“To think this was going to happen, I would say ‘no’,” said Schaller when asked if he could have predicted at the start of the season that he’d be getting a look from the B’s in a top-6 role. “I’ve been able to play with whoever and whenever my whole career. I wouldn’t want to say it’s one of those things that I had expected, but I’m always ready for it. 

“We’ve been working pretty well together. I don’t know that we’ve had too many great [offensive] opportunities to capitalize on, but Backes and Krejci are good enough players that they’ll come. They’re good enough to bury on those chances, so the goals will come. I’m always going to play the same way no matter who I’m with. Those guys might have the puck on their sticks a little longer than other linemates of mine, but that will just create more space and opportunities.”

So Spooner and Schaller bring different strengths and weaknesses to the table as the B’s coaching staff searches for the right fit alongside Krejci and Backes, and Julien sounds like a coach that’s going to keep swinging back and forth between the two players. He certainly did that with Spooner during the third period in Philly, which led to an immediate goal for Krejci in the third period comeback, and toward the end of the Carolina win with the B's desperate for offense. 

Julien also didn’t rule out Matt Beleskey getting another look there as well with the Bruins having a tough time finding anybody to consistently fill Loui Eriksson’s role from last season.

“At times I don’t think that offense has been producing much because maybe it’s lacking a little bit of speed at that time, so you put Spooner back up there. But sometimes you feel like that line isn’t winning enough battles or spending enough time in the offensive zone, so you put Schaller back in there because he’s going to play a little grittier. So we’re looking there,” said Julien. “We’d love to be able to find somebody to be a consistent player there. We’ve had Matt Beleskey there and that line never really did anything. 

“[Beleskey] has been much better on the [third] line and he’s been getting more chances, so I’ve been trying to put the best scenario together, I guess. Sometimes it’s the situation and sometimes it’s the matchup [against the other team] as well. So there are different reasons for that. I’ve just got to make it work. If it’s working with [Schaller] on that night then you stick with it, and if you don’t think you’re getting enough then you move [Spooner] there and see if you can a little spark with some speed. It doesn’t mean Beleskey won’t go back there. That’s what we have right now.”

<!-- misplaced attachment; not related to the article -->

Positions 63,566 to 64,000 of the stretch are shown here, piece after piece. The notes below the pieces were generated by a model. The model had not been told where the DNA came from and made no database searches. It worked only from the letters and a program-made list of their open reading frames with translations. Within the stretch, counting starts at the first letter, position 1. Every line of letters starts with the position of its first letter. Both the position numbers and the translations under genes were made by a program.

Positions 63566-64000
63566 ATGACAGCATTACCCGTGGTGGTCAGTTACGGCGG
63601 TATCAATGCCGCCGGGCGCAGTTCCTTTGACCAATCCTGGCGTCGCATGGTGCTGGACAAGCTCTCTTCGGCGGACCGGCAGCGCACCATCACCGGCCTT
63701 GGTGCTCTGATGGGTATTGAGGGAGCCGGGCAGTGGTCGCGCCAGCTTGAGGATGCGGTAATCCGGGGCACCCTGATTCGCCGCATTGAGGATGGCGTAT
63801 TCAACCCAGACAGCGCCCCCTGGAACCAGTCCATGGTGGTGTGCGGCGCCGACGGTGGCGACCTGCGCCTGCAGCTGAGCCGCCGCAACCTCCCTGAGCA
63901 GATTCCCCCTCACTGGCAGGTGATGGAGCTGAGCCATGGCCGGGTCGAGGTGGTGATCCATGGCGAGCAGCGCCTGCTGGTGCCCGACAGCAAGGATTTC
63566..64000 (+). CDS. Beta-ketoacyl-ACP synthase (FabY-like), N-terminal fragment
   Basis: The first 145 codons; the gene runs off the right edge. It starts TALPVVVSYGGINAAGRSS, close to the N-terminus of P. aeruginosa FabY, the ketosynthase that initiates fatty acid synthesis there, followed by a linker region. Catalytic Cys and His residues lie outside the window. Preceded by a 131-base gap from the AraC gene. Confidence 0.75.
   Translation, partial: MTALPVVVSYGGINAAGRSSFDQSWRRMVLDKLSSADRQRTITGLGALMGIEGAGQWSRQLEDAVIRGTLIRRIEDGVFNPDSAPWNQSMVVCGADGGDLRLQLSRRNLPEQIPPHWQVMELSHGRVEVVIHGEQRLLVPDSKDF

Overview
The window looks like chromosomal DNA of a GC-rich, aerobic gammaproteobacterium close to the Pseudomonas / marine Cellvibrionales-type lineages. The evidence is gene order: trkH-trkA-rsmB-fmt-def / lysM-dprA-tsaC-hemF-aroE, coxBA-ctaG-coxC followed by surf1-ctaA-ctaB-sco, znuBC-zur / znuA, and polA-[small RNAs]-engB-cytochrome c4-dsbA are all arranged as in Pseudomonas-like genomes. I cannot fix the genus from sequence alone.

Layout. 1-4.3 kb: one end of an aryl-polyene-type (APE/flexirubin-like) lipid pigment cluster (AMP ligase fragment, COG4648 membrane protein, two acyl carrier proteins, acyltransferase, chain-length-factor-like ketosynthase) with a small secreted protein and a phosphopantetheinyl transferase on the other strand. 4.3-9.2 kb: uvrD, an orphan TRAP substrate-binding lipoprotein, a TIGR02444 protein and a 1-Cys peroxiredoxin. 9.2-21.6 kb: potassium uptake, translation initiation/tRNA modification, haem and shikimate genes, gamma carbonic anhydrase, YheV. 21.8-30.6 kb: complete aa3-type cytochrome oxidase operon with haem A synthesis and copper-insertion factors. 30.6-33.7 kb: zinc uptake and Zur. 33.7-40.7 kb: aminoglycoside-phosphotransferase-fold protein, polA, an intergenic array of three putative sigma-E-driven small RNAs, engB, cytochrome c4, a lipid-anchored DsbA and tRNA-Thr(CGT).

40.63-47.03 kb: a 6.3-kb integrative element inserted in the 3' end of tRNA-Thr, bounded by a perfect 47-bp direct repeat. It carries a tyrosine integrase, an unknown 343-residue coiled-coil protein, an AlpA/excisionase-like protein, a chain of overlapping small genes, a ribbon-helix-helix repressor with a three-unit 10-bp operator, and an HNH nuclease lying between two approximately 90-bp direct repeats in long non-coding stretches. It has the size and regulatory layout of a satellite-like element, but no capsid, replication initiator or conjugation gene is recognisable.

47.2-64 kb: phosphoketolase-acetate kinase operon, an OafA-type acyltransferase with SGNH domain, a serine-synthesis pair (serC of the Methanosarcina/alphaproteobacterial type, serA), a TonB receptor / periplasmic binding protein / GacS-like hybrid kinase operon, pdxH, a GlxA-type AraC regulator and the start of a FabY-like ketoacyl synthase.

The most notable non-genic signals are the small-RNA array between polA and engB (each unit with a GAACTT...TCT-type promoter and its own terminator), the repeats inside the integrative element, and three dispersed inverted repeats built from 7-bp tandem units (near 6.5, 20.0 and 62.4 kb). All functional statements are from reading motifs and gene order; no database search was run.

So it’s clear Julien, and the B’s coaching staff, have simply tried to find something that will work on a consistent basis with a couple of key offensive players on Boston’s second most important forward line. The one wild card in all of this: the impending return of Frank Vatrano, who has been skating for nearly two weeks as he works toward a return from foot surgery.

Vatrano was initially penciled in as the left winger alongside Krejci to start NHL camp this fall, and the Bruins were hoping he was going to build on the eight goals he scored in Boston last season in a limited role.

Vatrano could be ready to play within the next couple of weeks, and should be back in the B’s lineup prior to the early January timetable originally offered at the time of his surgery. So perhaps the 22-year-old Vatrano can end this season-long carousel of Bruins left wingers getting paraded on and off the Krejci line, and finally give the B’s greater options at left wing. 

But the Czech playmaking center could use some stability also as he looks to find the highest level of his game in a challenging year for the Black and Gold, and do it while the Bruins find the right kind of talent to skate alongside him. 

Blidh plans to bring some energy to Bruins after call-up

Blidh plans to bring some energy to Bruins after call-up

BRIGHTON, Mass. – Anton Blidh plans on keeping things pretty straightforward on his first call-up to the NHL. 

The former sixth-round pick of the Bruins has earned his stripes at the AHL level with Providence over the last couple of seasons, and comes to Boston as a gritty, energy forward capable of stirring things up in otherwise sleepy games. There’s also a bit of offensive upside for a fourth line-type player with five goals and nine points with 22 penalty minutes and a plus-eight rating in 19 games for the P-Bruins this season. 

It remains to be seen if the Blidh call-up means that the Bruins intend to scratch a player or that somebody is questionable for Saturday afternoon’s game in Buffalo, but Patrice Bergeron did miss Friday’s practice without any real defined reason for his absence. The 21-year-old Swede said he plans to play to his strengths if he gets into the lineup for the Black and Gold, and that could mean getting under the skin of his Sabres opponents. 

“It’s my first time called up, so I’m happy,” said Blidh, who was asked what he'll bring if he gets into the lineup. “I’ll just play simple and play my own game: be hard on the puck and play with some energy. I worked hard [in Providence] and then I got some confidence. I’m not a goal-scorer, but I scored a couple of goals and got some confidence.”

Claude Julien hasn’t been able to catch up Blidh’s work since the season got started, but was pleased by the youngster’s progress in training camp, where he earned notice for his feisty, physical play on a line with Noel Acciari. 

“They said he’s playing well, so they brought him up. We’ll get to see him, hopefully tomorrow,” said Julien. “I didn’t hear a ton of fine details aside from him being a guy that was certainly playing with a lot of energy. I didn’t mind him in training camp either. He works really hard and competes hard, and we could use that.”

That would certainly be the case after watching the Bruins go through the motions for long stretches Thursday night against Carolina before essentially stealing a game that they didn’t deserve to win.